I was born and raised in Little Rock, Arkansas, where I attended a small private school from preschool to my junior year of high school. I grew up in the most beautiful home in a wooded area, where all of my friends would come over. Between soccer practice and karate, to school events and more, my two younger brothers and I kept my parents busy. I loved my community: I had amazing, bright, hilarious friends who I rarely went a day without going to Sonic with, sleeping over, or making Vines together. We were talking about colleges, our future weddings, and growing old together.

In April of my sophomore year, my heart sank as my dad began making pros and cons of moving to Gainesville, Florida the next summer. I’ve always admired my dad more than anyone - hard working, true to himself, genuine, faithful, and the first to suggest an ice cream run. He saves lives for a living - which is pretty cool. He was asked to begin the Pediatric Anesthesia Department at the University of Florida. I mean, how could anyone turn that down? Except that it meant leaving our home of 20+ years, our community, his current job, and more. It didn’t make sense to me. How could I not graduate high school with the people I had known since I was 4? How could I leave behind everything I knew that was comfortable, my friends that had been with me through everything, my grandparents, and everything I loved?

While my friends were sad, they supported me, promised we’d keep in touch, and made a joke of how I would become a “surfer girl” when I moved to Florida and date a tan, blonde guy (lol). I’d make lots of friends with amazing people, go to the beach after school, and live the dream in Florida. As the new school year began in August, I quickly realized that was not going to be the case. Making friends is hard. The people in this new school had known each other since birth - and they weren’t interested in adding to their group.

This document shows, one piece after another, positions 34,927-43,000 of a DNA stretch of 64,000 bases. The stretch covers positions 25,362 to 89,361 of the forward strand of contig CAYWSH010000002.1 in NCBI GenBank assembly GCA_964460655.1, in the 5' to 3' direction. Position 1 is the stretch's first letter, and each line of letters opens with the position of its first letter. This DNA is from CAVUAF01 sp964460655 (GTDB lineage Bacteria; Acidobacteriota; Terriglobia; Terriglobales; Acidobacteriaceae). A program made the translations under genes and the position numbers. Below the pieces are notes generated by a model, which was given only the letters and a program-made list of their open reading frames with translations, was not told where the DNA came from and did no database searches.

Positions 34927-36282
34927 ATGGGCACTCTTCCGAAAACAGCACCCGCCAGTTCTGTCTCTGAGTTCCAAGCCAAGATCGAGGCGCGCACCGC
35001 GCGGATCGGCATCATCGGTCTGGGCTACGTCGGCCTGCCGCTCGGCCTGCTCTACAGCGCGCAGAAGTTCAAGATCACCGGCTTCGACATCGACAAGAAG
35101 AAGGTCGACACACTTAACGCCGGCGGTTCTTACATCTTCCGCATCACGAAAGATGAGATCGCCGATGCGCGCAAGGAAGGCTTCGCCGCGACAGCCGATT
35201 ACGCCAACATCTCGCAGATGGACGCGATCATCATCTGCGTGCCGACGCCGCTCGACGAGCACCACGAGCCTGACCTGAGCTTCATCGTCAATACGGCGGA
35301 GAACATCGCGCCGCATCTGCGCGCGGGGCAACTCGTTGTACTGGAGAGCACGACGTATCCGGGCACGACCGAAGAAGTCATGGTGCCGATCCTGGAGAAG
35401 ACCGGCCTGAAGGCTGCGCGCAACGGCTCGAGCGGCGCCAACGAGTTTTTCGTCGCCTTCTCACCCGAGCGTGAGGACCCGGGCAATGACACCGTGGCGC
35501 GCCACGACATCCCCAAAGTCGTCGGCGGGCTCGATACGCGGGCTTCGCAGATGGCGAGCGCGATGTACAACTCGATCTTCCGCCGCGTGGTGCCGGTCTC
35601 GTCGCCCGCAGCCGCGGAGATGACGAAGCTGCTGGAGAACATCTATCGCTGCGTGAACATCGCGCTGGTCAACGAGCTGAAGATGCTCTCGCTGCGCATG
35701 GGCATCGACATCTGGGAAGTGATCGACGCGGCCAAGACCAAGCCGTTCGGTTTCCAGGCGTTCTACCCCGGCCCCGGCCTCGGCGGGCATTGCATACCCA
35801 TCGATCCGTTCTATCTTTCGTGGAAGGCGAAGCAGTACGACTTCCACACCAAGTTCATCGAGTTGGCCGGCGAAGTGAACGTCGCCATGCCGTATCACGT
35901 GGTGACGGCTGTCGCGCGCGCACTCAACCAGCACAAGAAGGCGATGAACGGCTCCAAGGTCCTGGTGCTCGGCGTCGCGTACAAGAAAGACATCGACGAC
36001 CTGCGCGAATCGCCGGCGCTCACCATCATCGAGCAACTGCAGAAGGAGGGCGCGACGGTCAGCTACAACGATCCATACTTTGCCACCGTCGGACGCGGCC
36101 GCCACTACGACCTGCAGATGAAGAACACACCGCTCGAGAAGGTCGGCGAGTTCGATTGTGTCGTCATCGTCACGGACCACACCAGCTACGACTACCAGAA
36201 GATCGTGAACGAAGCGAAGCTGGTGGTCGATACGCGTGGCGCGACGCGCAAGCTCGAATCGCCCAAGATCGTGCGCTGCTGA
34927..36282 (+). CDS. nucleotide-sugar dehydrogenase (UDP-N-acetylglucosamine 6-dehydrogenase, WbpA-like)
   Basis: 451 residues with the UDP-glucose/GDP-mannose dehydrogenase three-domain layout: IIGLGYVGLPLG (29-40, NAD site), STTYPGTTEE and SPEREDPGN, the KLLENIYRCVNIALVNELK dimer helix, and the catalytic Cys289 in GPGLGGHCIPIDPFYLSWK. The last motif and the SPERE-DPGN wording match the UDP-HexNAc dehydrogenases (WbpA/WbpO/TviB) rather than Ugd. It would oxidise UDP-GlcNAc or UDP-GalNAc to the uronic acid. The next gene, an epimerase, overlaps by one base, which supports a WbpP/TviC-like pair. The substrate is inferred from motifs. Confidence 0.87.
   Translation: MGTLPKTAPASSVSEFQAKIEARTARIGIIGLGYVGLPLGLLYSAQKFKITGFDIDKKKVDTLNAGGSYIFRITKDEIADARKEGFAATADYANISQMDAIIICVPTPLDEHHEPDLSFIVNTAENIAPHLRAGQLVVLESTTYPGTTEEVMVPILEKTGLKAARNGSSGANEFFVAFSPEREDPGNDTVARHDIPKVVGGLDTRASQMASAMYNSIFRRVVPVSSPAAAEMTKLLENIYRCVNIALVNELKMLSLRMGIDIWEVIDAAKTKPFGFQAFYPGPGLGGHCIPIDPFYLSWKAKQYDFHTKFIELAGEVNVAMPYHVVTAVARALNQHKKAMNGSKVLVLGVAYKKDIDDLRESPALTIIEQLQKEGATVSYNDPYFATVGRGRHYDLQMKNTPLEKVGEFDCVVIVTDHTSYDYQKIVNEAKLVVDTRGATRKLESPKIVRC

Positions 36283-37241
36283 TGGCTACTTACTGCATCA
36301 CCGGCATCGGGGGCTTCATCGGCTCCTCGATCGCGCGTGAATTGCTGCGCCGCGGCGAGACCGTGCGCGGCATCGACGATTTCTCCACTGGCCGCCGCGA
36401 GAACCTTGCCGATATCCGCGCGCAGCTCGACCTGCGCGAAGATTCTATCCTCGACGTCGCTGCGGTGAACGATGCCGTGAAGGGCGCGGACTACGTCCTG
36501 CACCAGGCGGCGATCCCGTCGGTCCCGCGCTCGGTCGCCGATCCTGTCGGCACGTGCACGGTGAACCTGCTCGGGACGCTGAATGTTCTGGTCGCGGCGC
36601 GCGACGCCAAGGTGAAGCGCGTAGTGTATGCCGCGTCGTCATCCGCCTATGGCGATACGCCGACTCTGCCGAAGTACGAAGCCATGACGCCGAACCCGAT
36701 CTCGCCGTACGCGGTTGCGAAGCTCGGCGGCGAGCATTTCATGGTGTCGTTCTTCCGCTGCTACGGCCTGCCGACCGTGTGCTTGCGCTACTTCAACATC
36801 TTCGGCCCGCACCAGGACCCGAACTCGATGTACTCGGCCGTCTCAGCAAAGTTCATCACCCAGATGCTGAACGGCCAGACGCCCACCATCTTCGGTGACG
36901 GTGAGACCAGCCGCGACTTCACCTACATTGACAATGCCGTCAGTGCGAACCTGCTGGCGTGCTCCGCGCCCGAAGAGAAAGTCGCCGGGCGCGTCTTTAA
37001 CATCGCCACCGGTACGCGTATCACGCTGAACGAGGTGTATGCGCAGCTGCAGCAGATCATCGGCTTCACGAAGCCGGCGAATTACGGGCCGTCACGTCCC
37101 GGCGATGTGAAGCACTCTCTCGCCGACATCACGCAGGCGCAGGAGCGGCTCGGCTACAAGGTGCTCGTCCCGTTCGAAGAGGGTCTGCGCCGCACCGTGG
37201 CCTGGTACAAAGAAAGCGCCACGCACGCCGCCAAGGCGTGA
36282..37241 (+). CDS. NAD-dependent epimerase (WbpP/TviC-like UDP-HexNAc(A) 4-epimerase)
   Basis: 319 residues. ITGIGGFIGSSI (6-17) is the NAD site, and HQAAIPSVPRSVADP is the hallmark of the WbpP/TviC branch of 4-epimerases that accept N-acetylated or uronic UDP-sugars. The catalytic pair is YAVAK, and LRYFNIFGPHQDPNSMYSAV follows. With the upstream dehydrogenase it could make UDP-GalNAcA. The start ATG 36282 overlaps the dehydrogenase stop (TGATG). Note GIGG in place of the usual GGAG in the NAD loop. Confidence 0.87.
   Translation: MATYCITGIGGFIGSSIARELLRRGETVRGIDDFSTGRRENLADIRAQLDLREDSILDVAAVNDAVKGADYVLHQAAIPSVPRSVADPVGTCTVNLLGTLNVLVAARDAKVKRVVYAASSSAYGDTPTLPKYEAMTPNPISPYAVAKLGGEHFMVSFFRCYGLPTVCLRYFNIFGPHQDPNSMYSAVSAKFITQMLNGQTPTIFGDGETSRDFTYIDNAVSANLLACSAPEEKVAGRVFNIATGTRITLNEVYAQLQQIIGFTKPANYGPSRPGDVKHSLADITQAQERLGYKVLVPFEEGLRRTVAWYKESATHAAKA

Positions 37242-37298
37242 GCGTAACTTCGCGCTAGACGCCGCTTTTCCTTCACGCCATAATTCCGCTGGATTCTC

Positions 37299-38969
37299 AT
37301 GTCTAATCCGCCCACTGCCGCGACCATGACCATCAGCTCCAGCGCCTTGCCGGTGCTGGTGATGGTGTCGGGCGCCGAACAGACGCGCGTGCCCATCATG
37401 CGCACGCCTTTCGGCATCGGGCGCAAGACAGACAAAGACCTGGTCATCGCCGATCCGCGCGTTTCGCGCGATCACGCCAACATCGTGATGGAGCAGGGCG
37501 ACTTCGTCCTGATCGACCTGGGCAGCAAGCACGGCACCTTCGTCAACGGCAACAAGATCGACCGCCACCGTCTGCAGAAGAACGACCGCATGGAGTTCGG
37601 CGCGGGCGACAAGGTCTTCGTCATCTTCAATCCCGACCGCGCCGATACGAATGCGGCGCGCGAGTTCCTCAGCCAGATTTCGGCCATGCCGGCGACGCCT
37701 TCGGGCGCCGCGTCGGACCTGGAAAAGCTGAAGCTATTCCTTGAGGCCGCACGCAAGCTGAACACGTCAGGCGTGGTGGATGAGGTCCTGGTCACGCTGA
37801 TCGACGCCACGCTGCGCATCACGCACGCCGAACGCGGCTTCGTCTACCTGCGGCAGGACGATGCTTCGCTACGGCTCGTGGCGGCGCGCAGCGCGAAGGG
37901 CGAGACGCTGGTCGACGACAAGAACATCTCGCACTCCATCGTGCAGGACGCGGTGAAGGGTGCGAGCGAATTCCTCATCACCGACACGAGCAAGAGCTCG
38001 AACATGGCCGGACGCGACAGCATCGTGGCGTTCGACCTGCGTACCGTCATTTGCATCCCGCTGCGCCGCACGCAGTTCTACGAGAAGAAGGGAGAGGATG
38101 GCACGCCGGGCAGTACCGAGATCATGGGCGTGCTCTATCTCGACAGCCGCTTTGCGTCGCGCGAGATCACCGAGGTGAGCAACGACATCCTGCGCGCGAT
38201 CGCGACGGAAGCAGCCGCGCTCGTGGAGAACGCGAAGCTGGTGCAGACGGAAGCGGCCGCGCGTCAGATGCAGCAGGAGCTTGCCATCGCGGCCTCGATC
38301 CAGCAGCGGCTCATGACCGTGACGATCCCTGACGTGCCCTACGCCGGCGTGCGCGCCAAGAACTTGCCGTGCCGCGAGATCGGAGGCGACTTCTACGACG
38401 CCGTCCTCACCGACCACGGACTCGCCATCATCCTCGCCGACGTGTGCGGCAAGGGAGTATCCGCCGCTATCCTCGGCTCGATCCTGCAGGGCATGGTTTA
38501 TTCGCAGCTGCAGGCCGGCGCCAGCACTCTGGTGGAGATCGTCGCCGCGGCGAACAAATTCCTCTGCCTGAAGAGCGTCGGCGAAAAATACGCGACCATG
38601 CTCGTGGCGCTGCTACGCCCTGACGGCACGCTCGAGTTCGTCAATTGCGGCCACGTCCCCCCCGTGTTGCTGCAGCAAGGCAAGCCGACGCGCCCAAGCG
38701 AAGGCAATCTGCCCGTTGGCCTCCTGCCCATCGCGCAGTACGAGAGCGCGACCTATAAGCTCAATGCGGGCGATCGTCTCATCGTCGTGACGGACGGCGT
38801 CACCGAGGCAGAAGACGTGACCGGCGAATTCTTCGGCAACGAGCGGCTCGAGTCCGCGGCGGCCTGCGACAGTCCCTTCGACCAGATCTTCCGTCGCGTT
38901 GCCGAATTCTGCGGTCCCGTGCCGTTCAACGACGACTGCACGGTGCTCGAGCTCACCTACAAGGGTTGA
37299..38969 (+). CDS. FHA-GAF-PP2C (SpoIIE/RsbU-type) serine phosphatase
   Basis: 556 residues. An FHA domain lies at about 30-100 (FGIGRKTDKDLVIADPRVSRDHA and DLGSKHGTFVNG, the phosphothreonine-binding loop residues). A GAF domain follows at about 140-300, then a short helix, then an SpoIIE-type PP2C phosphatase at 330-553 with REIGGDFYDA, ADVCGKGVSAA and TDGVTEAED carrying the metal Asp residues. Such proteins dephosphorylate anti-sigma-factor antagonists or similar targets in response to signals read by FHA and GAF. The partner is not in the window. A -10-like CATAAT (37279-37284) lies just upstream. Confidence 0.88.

Junior year was my lowest low - I felt isolated, uninvited, and rejected. I was 1,000 miles away from my friends, and there was nothing I could do about it. My parents found a new church, and one Sunday in January, a guy named Paul got up to talk about the upcoming Spring Break Medical Mission trip to Matagalpa, Nicaragua. I looked at my dad instantly and told him I wanted to go.

I signed up, attended a few meetings beforehand, and showed up at 3:30 am in the church parking lot the morning of the trip not knowing a soul I was about to spend the week with.

A Home Can Be More Than a House

by: 

my journey to Nicaragua

When we arrived to set up the first clinic, the line was hundreds of people long, wrapping around the building and roads. Everyone dressed in their finest clothing, wide-eyed with big smiles. Our jobs consisted of rotating through triage, optometry, dental, and blood test stations. We were able to provide glasses, fluoride treatments, vitamins, and other medicines. I was beginning to pursue photography, so Paul let me sneak off to take pictures and get to know the families. The mornings were early, the days were long, but quickly I began to feel a sense of belonging I hadn’t felt since before the move. A group of several Nicaraguan children quickly became attached at our hips, following us around the clinic each day with constant laughter and hugs. The way these kids interacted with us was nothing short of intentional love and acceptance.